There are times when life seems so hard to navigate, especially because it’s not clear what to do. In certain cases I know exactly what it right, and what God would want. This would be like Jesus, this is true, this is pure . . . whether or not I obey, it’s clear. But other times, life seems less black and white. It’s full of gray areas. I don’t know what God wants, and it’s not crystal clear that this option or that choice are right or wrong.

Should I cheat on my taxes? Have an affair? Ignore my aging parents? The right path to walk is probably pretty clear-cut in these instances. Should I marry this person? Should I take the job in Chicago or Boston? Should I confront my annoying neighbors or bake them cookies? Should I call my landlord about her manipulative behavior or write her a letter or send an e-mail? Much less clear. For the person who wants to follow Jesus and cares about doing right, I can’t look these up in a passage in God’s Word (Thou shalt go work in Boston! Thou shalt bake cookies for neighbors who annoy you! It’s just not there.)
Why would God let a devoted couple, always serving him, get badly injured in a car accident that wasn’t their fault? I can’t fathom what God has in mind, or that he even seems fair!
How do I think about my work when it seems so mundane? Is there any point in going in to the shop or office tomorrow? It seems like it’s all going nowhere in a hurry.
Heavens, I’m racked with sensual desire! How much can I express that in this relationship?—we are dating pretty seriously. How much more can I ask my spouse for? Does God even like sex? Or care?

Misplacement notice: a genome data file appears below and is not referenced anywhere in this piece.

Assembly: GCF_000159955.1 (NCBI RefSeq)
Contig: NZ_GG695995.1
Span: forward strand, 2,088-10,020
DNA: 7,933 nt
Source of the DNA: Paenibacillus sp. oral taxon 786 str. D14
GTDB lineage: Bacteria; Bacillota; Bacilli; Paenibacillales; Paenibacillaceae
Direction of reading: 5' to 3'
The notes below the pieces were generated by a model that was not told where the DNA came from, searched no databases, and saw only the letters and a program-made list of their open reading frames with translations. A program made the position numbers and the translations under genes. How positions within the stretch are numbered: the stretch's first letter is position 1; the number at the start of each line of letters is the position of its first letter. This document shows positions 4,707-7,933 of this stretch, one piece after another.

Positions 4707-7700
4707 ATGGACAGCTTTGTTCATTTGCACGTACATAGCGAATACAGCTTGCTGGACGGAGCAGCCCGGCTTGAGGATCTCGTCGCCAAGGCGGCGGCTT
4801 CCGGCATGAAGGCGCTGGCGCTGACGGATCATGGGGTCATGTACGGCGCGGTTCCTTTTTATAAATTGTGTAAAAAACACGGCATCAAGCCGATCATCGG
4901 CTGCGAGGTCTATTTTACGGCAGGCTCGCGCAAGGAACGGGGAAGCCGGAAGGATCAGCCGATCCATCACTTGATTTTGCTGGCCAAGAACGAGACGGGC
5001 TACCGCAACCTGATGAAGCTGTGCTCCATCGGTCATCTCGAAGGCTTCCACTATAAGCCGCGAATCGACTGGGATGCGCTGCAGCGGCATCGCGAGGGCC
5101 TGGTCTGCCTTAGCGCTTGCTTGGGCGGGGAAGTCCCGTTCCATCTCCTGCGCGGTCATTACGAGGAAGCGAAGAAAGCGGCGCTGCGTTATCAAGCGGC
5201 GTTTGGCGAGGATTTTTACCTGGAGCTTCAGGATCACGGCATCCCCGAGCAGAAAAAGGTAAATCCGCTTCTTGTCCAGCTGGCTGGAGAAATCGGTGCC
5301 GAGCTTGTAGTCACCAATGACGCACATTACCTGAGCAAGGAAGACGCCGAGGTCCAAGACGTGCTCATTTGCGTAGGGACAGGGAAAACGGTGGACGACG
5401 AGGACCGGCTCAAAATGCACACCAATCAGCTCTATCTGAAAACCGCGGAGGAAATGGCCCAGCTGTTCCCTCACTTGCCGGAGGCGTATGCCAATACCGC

And so much of life is like this, lived in the gray areas between clear good and evil. How do I get through these portions of life? How can I know what decisions to make, what choices will be best?

Did you know that the Bible has a whole section devoted to learning how to navigate the challenges of making life choices in the murky areas? An amazing set of four books in the Old Testament are a guide for living life where there is no clear-cut command elsewhere. These are the Wisdom Books—Proverbs, Job, Ecclesiastes, and the Song of Songs. How do you think the way God does when he sees life’s ambiguities? Proverbs sets us up with a framework for thinking and approaching life in general. This down-to-earth guidebook helps us see what are the best decisions, the wisest choices, we can make, as well as how to come to those conclusions. Job helps us sort through the times in life when really rotten and horrible things happen to us, that we in no way deserved. Ecclesiastes guides us to port when we wonder about meaning and purpose in our life. Song of Songs is a delightful and startling window into what the full scope of married love should be, and how God feels about marriage and its emotions.

On Tuesday evenings from 6 to 9, starting January 19th, Urbana Seminary will offer a course to dig into the Old Testament Wisdom Books. Taught by Dr. Ken Cuffey, this class will look at what true wisdom is and how we find and appropriate it in life today. Through each of the four books of OT Wisdom we will reflect on the different aspects of what constitutes wisdom in our thinking and actions—both how to be wise and make wise decisions, and how to understand life when difficult questions are raised. To register or for more information, contact